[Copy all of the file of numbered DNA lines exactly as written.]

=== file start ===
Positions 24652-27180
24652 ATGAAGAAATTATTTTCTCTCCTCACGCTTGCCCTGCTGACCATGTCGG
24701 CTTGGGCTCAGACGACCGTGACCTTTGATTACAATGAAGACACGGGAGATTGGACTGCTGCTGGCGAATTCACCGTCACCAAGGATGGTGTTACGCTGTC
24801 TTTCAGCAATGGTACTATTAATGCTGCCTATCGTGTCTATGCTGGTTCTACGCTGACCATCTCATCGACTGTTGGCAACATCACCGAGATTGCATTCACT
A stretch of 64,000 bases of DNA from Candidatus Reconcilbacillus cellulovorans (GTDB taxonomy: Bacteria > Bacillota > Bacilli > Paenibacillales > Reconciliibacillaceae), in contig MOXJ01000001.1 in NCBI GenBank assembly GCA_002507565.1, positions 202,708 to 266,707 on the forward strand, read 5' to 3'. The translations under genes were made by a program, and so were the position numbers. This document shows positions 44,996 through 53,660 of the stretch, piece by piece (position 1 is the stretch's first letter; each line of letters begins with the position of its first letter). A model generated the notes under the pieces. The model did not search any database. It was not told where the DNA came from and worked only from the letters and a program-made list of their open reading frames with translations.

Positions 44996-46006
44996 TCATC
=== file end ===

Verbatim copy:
Positions 24652-27180
24652 ATGAAGAAATTATTTTCTCTCCTCACGCTTGCCCTGCTGACCATGTCGG
24701 CTTGGGCTCAGACGACCGTGACCTTTGATTACAATGAAGACACGGGAGATTGGACTGCTGCTGGCGAATTCACCGTCACCAAGGATGGTGTTACGCTGTC
24801 TTTCAGCAATGGTACTATTAATGCTGCCTATCGTGTCTATGCTGGTTCTACGCTGACCATCTCATCGACTGTTGGCAACATCACCGAGATTGCATTCACT
A stretch of 64,000 bases of DNA from Candidatus Reconcilbacillus cellulovorans (GTDB taxonomy: Bacteria > Bacillota > Bacilli > Paenibacillales > Reconciliibacillaceae), in contig MOXJ01000001.1 in NCBI GenBank assembly GCA_002507565.1, positions 202,708 to 266,707 on the forward strand, read 5' to 3'. The translations under genes were made by a program, and so were the position numbers. This document shows positions 44,996 through 53,660 of the stretch, piece by piece (position 1 is the stretch's first letter; each line of letters begins with the position of its first letter). A model generated the notes under the pieces. The model did not search any database. It was not told where the DNA came from and worked only from the letters and a program-made list of their open reading frames with translations.

Positions 44996-46006
44996 TCATC